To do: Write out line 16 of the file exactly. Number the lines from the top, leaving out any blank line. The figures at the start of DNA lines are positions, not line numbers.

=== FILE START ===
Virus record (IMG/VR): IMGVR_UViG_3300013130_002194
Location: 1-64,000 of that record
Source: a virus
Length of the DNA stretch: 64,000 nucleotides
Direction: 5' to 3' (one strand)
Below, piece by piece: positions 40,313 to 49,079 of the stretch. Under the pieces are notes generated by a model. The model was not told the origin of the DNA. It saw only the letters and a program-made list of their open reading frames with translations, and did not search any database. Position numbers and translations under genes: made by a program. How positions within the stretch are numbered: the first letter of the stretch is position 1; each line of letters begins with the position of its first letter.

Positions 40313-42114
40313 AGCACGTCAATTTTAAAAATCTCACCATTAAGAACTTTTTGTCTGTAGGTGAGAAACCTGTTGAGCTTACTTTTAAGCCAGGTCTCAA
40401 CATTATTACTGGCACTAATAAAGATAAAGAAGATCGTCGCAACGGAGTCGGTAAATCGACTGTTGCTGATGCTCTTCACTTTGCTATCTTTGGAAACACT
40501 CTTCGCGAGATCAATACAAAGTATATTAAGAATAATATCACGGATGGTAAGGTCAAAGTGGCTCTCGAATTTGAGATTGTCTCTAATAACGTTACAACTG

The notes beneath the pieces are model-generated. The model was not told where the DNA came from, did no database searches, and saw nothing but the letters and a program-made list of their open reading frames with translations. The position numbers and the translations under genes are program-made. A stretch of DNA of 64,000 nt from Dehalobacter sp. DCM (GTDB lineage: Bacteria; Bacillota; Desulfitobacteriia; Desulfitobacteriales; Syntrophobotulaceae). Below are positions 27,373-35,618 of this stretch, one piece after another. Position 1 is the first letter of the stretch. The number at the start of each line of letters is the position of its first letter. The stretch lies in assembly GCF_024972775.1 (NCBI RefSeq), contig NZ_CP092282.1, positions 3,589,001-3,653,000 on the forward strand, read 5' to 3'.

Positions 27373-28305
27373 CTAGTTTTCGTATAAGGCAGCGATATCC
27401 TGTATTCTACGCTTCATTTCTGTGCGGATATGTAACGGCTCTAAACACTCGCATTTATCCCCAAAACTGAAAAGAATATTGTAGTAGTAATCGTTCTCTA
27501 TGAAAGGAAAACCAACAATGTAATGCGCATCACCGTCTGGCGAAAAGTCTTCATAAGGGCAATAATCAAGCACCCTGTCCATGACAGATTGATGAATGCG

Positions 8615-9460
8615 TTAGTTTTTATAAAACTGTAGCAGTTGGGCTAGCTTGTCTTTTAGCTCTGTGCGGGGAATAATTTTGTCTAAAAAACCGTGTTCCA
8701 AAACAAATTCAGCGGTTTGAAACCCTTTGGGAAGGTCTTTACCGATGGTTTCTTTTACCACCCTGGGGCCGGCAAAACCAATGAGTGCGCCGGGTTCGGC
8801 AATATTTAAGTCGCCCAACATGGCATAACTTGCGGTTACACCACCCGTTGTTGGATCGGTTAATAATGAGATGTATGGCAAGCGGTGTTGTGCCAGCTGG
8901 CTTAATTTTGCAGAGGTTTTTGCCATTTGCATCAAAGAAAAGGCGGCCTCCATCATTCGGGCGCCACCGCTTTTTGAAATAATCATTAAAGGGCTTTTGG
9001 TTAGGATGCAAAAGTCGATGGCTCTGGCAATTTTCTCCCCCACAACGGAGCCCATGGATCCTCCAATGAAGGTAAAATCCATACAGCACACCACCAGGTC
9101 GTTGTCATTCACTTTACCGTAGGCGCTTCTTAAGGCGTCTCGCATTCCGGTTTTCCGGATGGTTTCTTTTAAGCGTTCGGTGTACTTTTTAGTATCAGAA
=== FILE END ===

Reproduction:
Positions 8615-9460